sensor:
  - platform: dht
    pin: D2
    temperature:
      name: "Living Room Temperature"
    humidity:
      name: "Living Room Humidity"
    update_interval: 20s
Here is how my whole D1 Mini & DHT22 configuration looks like at the end:

Here is how my whole D1 Mini and DHT22 configuration looks like at the end:

  • You may wish to change both names (Living Room Temperature & Living Room Humidity) to whatever is suitable for you. When you are ready, click on the Save button and then on Install button.
  • You will see the same “How do you want to install this on your ESP device?” dialog.
  • Plug the D1 Mini in one of the USB ports on the device where Home Assistant and ESPHome are installed and select “Plug into the computer running ESPHome Dashboard” option from the list.
Plug into the computer running ESPHome dashboard
Plug into the computer running ESPHome Dashboard
  • The USB port where your device is connected will be auto detected and you should only click on it, example: /dev/ttyUSB0.
  • If everything is fine, a terminal will appear with a lot of text and multiple text based progress bars. Wait until you see some temperature and humidity readings or something like this below:
Temperature and Humidity readings after successfull installation of ESPHome on D1 mini and DHT22
Temperature and Humidity readings after successfull installation of ESPHome on D1 mini and DHT22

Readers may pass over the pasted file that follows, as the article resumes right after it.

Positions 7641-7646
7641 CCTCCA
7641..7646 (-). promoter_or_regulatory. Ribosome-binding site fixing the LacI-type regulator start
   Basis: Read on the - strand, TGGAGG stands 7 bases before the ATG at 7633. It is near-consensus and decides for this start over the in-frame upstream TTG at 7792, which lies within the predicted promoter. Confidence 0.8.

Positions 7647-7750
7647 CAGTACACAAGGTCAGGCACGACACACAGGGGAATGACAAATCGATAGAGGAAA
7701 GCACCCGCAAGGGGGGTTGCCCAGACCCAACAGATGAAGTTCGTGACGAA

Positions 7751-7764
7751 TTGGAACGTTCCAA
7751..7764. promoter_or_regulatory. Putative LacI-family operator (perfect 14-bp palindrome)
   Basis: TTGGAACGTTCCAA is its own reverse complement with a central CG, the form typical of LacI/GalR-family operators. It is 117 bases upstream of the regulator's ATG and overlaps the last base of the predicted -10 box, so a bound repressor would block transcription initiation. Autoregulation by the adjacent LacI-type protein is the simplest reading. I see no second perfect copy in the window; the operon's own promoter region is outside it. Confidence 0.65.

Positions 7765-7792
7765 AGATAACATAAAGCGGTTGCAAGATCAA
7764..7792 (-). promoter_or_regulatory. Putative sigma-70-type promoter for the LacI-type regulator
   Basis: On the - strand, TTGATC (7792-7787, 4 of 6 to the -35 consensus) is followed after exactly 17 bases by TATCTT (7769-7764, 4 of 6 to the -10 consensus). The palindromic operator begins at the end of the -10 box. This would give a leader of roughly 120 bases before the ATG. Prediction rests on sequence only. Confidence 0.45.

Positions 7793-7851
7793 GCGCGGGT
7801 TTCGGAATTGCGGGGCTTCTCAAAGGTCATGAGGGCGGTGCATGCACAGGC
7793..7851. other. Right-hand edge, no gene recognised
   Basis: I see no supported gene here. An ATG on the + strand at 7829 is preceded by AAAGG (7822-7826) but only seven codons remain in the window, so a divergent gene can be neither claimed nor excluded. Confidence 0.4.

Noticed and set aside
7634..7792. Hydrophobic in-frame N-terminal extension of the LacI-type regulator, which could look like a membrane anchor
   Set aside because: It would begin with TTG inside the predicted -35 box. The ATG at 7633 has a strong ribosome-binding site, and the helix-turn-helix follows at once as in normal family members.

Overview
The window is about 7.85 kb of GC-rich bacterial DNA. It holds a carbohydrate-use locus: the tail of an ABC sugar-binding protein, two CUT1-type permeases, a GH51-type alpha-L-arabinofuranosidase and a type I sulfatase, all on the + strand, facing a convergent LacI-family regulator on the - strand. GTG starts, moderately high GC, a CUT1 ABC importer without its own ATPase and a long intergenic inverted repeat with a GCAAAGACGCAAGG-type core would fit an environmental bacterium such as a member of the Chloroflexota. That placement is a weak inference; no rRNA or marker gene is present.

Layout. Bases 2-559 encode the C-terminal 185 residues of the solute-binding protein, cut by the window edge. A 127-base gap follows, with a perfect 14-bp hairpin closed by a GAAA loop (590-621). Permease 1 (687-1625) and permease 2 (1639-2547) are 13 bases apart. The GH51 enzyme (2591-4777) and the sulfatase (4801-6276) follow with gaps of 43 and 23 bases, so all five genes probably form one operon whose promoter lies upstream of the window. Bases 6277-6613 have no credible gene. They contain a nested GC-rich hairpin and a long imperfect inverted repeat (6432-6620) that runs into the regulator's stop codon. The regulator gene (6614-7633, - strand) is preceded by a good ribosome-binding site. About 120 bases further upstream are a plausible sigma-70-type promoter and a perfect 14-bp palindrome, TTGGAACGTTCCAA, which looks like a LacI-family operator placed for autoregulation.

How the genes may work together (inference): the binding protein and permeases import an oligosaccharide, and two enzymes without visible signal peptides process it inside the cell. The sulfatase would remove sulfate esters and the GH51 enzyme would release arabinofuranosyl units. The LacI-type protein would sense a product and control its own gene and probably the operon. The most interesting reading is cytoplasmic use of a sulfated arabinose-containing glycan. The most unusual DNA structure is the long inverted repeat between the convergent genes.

Challenge for You!

I have a quick challenge for you! If you reach this point and you managed to install ESPHome on your future Smart Temperature & Humidity sensor – let me know in the comments by just type – #THowned

Where TH stands for Temperature and Humidity. I will be very happy to see such hashtags there!


Now, let’s finish this by adding the D1 mini and DHT22 based smart Temperature & Humidity sensor in Home Assistant.

Adding D1 Mini and DHT22 to Home Assistant

Before you continue further it is a good idea to check in the ESPHome dashboard if your DIY Temperature Sensor for Home Assistant is actually online.

D1 Mini and DHT22 sensor are online
D1 Mini and DHT22 sensor are online

If the D1 Mini and DHT22 are online, then you are almost ready and you just have to add your ready to use T&H sensor in your Home Assistant. Here is how:

In Home Assistant go to:

  • Press the “c” button on your keyboard and start typing integrations, then select Navigate Integrations.
Open your Home Assistant instance and show your integrations.
  • Search for ESPHome integration within the list with discovered integrations and click on the Configure, then Submit and finally Finish buttons.
New ESPHome Integration can be found and this is our Temperature and Humidity sensor
New ESPHome Integration can be found and this is our Temperature and Humidity sensor (D1 mini and DHT22)

As a result, 1 device with 2 entities will be added in your Home Assistant integrations page. Click on the 1 device link.